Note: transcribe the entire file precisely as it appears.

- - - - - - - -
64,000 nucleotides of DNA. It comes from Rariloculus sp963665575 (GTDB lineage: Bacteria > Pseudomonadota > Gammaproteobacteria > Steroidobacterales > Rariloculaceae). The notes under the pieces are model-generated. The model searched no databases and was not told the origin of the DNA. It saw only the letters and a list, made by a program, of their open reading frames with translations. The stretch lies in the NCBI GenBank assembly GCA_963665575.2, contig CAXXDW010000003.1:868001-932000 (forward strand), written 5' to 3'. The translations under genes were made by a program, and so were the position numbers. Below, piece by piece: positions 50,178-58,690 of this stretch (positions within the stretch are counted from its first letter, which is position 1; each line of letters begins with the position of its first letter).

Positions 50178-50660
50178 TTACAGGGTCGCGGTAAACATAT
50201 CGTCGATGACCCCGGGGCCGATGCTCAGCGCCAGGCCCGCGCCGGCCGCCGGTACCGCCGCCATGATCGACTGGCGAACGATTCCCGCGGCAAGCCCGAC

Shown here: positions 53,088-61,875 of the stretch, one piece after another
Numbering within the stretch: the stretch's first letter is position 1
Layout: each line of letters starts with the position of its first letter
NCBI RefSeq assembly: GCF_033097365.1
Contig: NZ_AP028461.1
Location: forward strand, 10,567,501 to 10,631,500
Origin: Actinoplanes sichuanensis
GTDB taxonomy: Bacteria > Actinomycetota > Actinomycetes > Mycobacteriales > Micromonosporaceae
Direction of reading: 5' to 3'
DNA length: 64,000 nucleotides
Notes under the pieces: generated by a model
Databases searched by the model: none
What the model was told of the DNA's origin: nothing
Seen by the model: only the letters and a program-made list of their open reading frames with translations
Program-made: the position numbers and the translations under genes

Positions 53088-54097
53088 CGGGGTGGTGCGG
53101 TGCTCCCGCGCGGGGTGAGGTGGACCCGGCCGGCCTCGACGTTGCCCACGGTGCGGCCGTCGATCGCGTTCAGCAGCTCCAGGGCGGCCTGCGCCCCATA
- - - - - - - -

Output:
64,000 nucleotides of DNA. It comes from Rariloculus sp963665575 (GTDB lineage: Bacteria > Pseudomonadota > Gammaproteobacteria > Steroidobacterales > Rariloculaceae). The notes under the pieces are model-generated. The model searched no databases and was not told the origin of the DNA. It saw only the letters and a list, made by a program, of their open reading frames with translations. The stretch lies in the NCBI GenBank assembly GCA_963665575.2, contig CAXXDW010000003.1:868001-932000 (forward strand), written 5' to 3'. The translations under genes were made by a program, and so were the position numbers. Below, piece by piece: positions 50,178-58,690 of this stretch (positions within the stretch are counted from its first letter, which is position 1; each line of letters begins with the position of its first letter).

Positions 50178-50660
50178 TTACAGGGTCGCGGTAAACATAT
50201 CGTCGATGACCCCGGGGCCGATGCTCAGCGCCAGGCCCGCGCCGGCCGCCGGTACCGCCGCCATGATCGACTGGCGAACGATTCCCGCGGCAAGCCCGAC

Shown here: positions 53,088-61,875 of the stretch, one piece after another
Numbering within the stretch: the stretch's first letter is position 1
Layout: each line of letters starts with the position of its first letter
NCBI RefSeq assembly: GCF_033097365.1
Contig: NZ_AP028461.1
Location: forward strand, 10,567,501 to 10,631,500
Origin: Actinoplanes sichuanensis
GTDB taxonomy: Bacteria > Actinomycetota > Actinomycetes > Mycobacteriales > Micromonosporaceae
Direction of reading: 5' to 3'
DNA length: 64,000 nucleotides
Notes under the pieces: generated by a model
Databases searched by the model: none
What the model was told of the DNA's origin: nothing
Seen by the model: only the letters and a program-made list of their open reading frames with translations
Program-made: the position numbers and the translations under genes

Positions 53088-54097
53088 CGGGGTGGTGCGG
53101 TGCTCCCGCGCGGGGTGAGGTGGACCCGGCCGGCCTCGACGTTGCCCACGGTGCGGCCGTCGATCGCGTTCAGCAGCTCCAGGGCGGCCTGCGCCCCATA